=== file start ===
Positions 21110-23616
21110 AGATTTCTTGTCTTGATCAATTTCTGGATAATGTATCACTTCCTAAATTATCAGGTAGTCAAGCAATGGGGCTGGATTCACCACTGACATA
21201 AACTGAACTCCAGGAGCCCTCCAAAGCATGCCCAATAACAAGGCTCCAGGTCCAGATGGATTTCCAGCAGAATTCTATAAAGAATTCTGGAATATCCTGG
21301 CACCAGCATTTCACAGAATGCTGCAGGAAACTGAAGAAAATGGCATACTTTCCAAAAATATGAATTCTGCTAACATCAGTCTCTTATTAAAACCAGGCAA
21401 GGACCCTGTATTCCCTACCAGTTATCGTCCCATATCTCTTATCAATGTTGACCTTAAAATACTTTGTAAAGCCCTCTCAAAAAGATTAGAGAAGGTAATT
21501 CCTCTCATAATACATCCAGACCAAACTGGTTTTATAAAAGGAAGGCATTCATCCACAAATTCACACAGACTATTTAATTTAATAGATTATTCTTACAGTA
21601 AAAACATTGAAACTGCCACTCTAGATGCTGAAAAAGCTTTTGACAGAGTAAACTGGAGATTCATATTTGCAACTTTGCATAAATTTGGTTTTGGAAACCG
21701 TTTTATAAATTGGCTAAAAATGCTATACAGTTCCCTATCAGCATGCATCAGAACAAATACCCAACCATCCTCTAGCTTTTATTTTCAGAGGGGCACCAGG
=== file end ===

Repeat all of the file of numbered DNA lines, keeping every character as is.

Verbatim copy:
Positions 21110-23616
21110 AGATTTCTTGTCTTGATCAATTTCTGGATAATGTATCACTTCCTAAATTATCAGGTAGTCAAGCAATGGGGCTGGATTCACCACTGACATA
21201 AACTGAACTCCAGGAGCCCTCCAAAGCATGCCCAATAACAAGGCTCCAGGTCCAGATGGATTTCCAGCAGAATTCTATAAAGAATTCTGGAATATCCTGG
21301 CACCAGCATTTCACAGAATGCTGCAGGAAACTGAAGAAAATGGCATACTTTCCAAAAATATGAATTCTGCTAACATCAGTCTCTTATTAAAACCAGGCAA
21401 GGACCCTGTATTCCCTACCAGTTATCGTCCCATATCTCTTATCAATGTTGACCTTAAAATACTTTGTAAAGCCCTCTCAAAAAGATTAGAGAAGGTAATT
21501 CCTCTCATAATACATCCAGACCAAACTGGTTTTATAAAAGGAAGGCATTCATCCACAAATTCACACAGACTATTTAATTTAATAGATTATTCTTACAGTA
21601 AAAACATTGAAACTGCCACTCTAGATGCTGAAAAAGCTTTTGACAGAGTAAACTGGAGATTCATATTTGCAACTTTGCATAAATTTGGTTTTGGAAACCG
21701 TTTTATAAATTGGCTAAAAATGCTATACAGTTCCCTATCAGCATGCATCAGAACAAATACCCAACCATCCTCTAGCTTTTATTTTCAGAGGGGCACCAGG